While I was driving home from the Hampshire/Dorset borders last Tuesday a short Cabinet
meeting was getting under way in Bexley. The subject: the Council’s new property licensing scheme originally nicknamed
Rent it Right.
I was not the only absentee. Cabinet Members Sawyer, Massey and Craske had all sent their apologies.
Several Councillors are landlords in the borough but Leader Teresa O’Neill was the only Cabinet Member to declare such an interest although her property is not in an area covered by the new scheme.
Presumably she was referring to one of these properties declared on a recent planning application, it was only a dropped kerb, nothing to get excited about. Unlike Councillor Maxine Fothergill who has three times submitted plans while declaring she was not a Councillor, thereby dodging scrutiny by committee, the Leader had done the right thing.
Strange that only two of the addresses are declared on her Register of Members’ Interests.
Bexley Council became interested in licensing after encountering problems with HMOs and consulted and advertised its plans in the News Shopper “on Article 4 etc. but along the way the government has decided that part of what we were proposing became mandatory anyway but we still believe there is a need to do this”.
Deputy Director Paul Moore said he would provide the Cabinet with some detail. “Housing remains a key pressure in this borough. This is another of those sizeable tools like the Growth Strategy and BexleyCo which we can use as a Council. It is a serious process of licensing and enforcement and an entirely legitimate tool to address some of those pressures moving forward.” Really profound stuff which shed a great deal of light on things we never knew before. Fortunately Mr. Moore’s sidekick David Bryce-Smith was much more expansive.
He said that “there has been a big increase in private renting across the whole borough which has given rise in some areas to high levels of anti-social behaviour”.
The consultation had led to him looking at 13 smaller areas where he “found much higher levels of private renting, much higher than the national average of 20% and much higher levels of ASB than the borough average”.
The 13 areas are within Thamesmead North, Abbey Wood, Lower Belvedere, Erith and Manor Road. “Around 2,900 private rented properties.”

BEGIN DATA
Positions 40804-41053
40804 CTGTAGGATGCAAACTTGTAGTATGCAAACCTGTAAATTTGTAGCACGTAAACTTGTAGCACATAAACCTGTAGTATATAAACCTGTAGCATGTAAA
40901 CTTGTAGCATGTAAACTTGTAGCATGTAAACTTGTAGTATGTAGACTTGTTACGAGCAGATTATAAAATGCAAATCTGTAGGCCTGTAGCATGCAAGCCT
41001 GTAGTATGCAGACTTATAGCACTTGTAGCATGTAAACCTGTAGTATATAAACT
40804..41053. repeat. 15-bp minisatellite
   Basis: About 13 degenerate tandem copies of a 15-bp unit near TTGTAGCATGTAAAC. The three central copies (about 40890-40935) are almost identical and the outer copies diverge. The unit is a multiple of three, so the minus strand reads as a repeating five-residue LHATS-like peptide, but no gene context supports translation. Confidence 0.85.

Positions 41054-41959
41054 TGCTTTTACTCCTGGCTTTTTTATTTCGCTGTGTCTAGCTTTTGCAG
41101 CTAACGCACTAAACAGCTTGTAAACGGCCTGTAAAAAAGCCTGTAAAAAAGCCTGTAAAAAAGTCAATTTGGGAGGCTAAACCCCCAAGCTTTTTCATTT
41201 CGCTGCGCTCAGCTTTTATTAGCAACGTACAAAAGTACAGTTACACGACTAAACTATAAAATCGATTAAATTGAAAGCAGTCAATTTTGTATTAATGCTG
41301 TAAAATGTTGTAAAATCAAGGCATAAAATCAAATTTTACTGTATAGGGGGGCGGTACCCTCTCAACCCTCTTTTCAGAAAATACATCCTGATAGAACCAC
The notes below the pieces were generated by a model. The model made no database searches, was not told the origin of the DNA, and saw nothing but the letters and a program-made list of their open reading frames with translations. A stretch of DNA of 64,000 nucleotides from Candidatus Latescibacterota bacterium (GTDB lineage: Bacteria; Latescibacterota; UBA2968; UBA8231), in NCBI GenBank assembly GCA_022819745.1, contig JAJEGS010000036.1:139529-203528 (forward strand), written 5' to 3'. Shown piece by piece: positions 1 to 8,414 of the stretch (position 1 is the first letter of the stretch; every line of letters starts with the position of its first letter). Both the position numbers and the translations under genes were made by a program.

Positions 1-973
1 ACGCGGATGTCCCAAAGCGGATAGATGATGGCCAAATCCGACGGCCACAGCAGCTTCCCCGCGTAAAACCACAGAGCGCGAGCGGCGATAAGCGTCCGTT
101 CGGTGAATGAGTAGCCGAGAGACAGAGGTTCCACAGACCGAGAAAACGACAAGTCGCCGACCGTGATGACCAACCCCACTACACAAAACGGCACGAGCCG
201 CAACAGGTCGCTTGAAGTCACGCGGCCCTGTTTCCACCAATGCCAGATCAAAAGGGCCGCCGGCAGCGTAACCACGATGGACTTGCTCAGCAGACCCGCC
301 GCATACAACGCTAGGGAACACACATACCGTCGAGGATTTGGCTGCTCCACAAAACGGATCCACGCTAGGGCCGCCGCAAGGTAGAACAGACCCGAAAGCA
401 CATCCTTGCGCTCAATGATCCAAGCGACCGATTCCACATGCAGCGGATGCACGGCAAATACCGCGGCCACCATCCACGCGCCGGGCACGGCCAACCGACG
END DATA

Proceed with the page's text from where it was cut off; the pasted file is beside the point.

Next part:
“We will not pursue the HMO licensing proposals because they have been overtaken by the government mandatory proposals. 58% of respondents to the consultation [overall] were in favour but landlords were against. 79%.”
Cabinet Member Brad Smith said that housing problems were such that there will be an 86% rise in the budget from 2017/18 to 2020/21. “The licensing fee has been set at a reasonable level equivalent to £5.35 a month.”
Cabinet Member Linda Bailey asked if areas could be added if the need arose. She was told that “it would have to be a new scheme for that area. The present scheme will run for five years”. The licensing scheme will cover everything originally proposed for HMOs.
Labour Leader Daniel Francis (Belvedere) welcomed the scheme, he was shocked by the extent of changes he had seen in his ward. Roads which were almost entirely privately owned and occupied were now 80% owned by landlords. He alluded to a landlord and would-be Barnehurst Councillor who he described as “not very nice and don’t treat tenants or homes with respect. We certainly support the measures in the papers tonight”.
Mr. Bryce-Smith assured Councillor Francis that although the selective licensing is for the defined areas “the licensing for other HMOs, the HMOs have been seen across the borough including Sidcup, will automatically apply the higher standards”. I think that must mean that ASB problems caused by HMOs will be tackled. Perhaps Mr. Bryce Smith should have said ASB and not HMO the second time. Whatever the case everyone was happy with the statement.
The licensing proposals were approved.
From the Murky Depths has also reported on this subject.
Note: Next door to me in an area covered by the new rules is a privately rented house. The landlord lives in Lagos and has shown up here maybe three times in the past twelve years. He takes ages - up to two years - to fix maintenance problems. It is more than likely he knows nothing of what is in store for him.